The Sunday Mail
Lawson Mabhena in KIGALI, Rwanda
VICE PRESIDENT Dr Constantino Chiwenga arrived here yesterday for commemorations to mark the International Day of Reflection on the Genocide in Rwanda, which saw Ethnic Hutu extremists slaughter over 800 000 minority Tutsis in just 100 days in 1994.
VP Chiwenga — who was met at Kigali International Airport by Zimbabwe’s charge de affairs at the Tanzanian Embassy Ambassador Martin Tavenyika and Ministry of Foreign Affairs and International Trade director for Africa, Asia and the Pacific Ambassador Alice Mageza — will take part in the commemorations before Zimbabweans join the people of Rwanda during an inaugural reflection, which will be held at Arrupe Jesuit University in Harare on Friday.
President Paul Kagame is this morning expected to light a remembrance flame at the Kigali Genocide Memorial, where more than 250 000 victims are buried.
President Kagame, who led forces which defeated the extremists, will thereafter preside over a ceremony at the Amahoro National Stadium after which Rwanda will go into 100 days of national mourning.
Today’s commemorations are different in that France could finally take responsibility after 25 years.
On Friday, French President Emmanuel Macron appointed a panel of experts to investigate France’s role in the genocide.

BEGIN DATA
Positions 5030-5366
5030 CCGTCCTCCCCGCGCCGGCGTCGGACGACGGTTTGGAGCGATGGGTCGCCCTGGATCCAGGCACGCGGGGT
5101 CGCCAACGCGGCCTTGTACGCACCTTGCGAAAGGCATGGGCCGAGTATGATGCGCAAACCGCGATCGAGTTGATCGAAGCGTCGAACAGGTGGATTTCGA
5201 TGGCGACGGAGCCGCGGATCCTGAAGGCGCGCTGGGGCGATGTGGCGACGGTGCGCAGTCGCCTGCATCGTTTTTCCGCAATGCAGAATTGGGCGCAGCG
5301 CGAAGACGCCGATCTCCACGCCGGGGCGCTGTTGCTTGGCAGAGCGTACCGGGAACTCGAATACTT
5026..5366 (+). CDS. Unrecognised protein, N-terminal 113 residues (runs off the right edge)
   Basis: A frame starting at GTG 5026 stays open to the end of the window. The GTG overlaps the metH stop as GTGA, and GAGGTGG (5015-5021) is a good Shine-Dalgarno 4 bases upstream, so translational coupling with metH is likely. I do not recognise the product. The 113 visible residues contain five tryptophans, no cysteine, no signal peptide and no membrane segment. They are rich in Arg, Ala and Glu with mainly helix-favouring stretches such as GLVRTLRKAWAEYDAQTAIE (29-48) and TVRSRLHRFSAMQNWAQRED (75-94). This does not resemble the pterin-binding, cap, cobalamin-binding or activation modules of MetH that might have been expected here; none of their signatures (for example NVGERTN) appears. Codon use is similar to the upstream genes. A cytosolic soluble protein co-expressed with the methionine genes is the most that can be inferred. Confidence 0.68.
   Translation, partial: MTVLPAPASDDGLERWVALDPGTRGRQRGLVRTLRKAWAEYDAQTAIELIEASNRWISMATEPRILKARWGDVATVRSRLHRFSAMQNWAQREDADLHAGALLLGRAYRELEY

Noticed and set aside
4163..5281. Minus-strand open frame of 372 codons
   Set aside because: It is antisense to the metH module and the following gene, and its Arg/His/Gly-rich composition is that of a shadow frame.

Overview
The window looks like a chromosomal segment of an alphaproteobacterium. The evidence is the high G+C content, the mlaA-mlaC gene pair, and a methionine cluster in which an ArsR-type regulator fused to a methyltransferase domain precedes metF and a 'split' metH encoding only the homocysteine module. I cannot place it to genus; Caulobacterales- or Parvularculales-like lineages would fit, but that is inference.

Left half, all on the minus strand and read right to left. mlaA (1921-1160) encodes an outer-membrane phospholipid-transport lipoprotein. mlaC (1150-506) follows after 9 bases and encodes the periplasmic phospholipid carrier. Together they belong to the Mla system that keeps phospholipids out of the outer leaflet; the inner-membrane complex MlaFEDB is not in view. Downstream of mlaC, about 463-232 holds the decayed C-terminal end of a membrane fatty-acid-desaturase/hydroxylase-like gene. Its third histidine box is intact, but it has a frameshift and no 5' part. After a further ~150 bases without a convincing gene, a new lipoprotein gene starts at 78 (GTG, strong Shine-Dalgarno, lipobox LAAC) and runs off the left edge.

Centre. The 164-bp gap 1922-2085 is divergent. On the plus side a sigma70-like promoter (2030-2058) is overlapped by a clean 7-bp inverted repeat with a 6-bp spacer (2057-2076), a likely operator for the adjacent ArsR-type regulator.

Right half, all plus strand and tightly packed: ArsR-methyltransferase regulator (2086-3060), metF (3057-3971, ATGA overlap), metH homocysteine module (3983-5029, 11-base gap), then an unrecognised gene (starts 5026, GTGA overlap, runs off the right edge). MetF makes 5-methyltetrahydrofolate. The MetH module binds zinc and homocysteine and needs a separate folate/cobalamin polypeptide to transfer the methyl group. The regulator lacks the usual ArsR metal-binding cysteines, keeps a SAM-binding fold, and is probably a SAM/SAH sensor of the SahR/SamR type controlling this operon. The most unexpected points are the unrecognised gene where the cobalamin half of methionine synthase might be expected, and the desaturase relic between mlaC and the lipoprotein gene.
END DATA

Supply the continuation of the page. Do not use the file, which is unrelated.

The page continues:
Rwanda has accused France of complicity in the mass killings — a charge repeatedly denied by Paris.
The experts will have access to presidential, diplomatic, military and intelligence archives.
Julien Allaire of Survie, a Paris-based non-governmental organisation that focuses on relations between France and Africa, told the BBC that there was already ample evidence of “France’s diplomatic, military and economic support for the Rwandan government before, during and after the genocide”.
Rwanda has, however, risen from the ashes of the genocide to become one of Africa’s leading fairytale economic and social stories.
Zimbabwe has since adopted a number of positives from Rwanda, including the National Clean-Up Day, which was declared as the first Friday of every month by President Mnangagwa on December 5 last year.
Rwanda’s capital, Kigali, is rated as one of the cleanest cities in the world as a result of a national clean-up done on the last Saturday of every month.
Also after learning from Rwanda, Government on Friday gazetted the Zimbabwe Investment Development Agency Bill (HB 2, 2019) which seeks to establish a one-stop shop for investors.
Government’s move to establish the investment management body follows President Mnangagwa’s visit to Rwanda last year, where he was impressed by the strides made by the central African country since the 1994 genocide.
President Mnangagwa’s re-engagement drive led to the establishment of the Embassy of the Republic of Rwanda in Zimbabwe this year.
Previously under the leadership of former president Robert Mugabe, who left office in November 2017, the two countries grew apart.
“Our relations in the First Republic were not as good as in the Second Republic, but Rwanda has always been willing to relate with Zimbabwe because we share a similar history of the liberation struggle and oppression,” Rwandan Ambassador to Zimbabwe James Musoni told The Herald on Thursday.
Accompanying VP Chiwenga in Rwanda are senior Government officials.
VP Chiwenga, who returns today, left the country yesterday for the key event.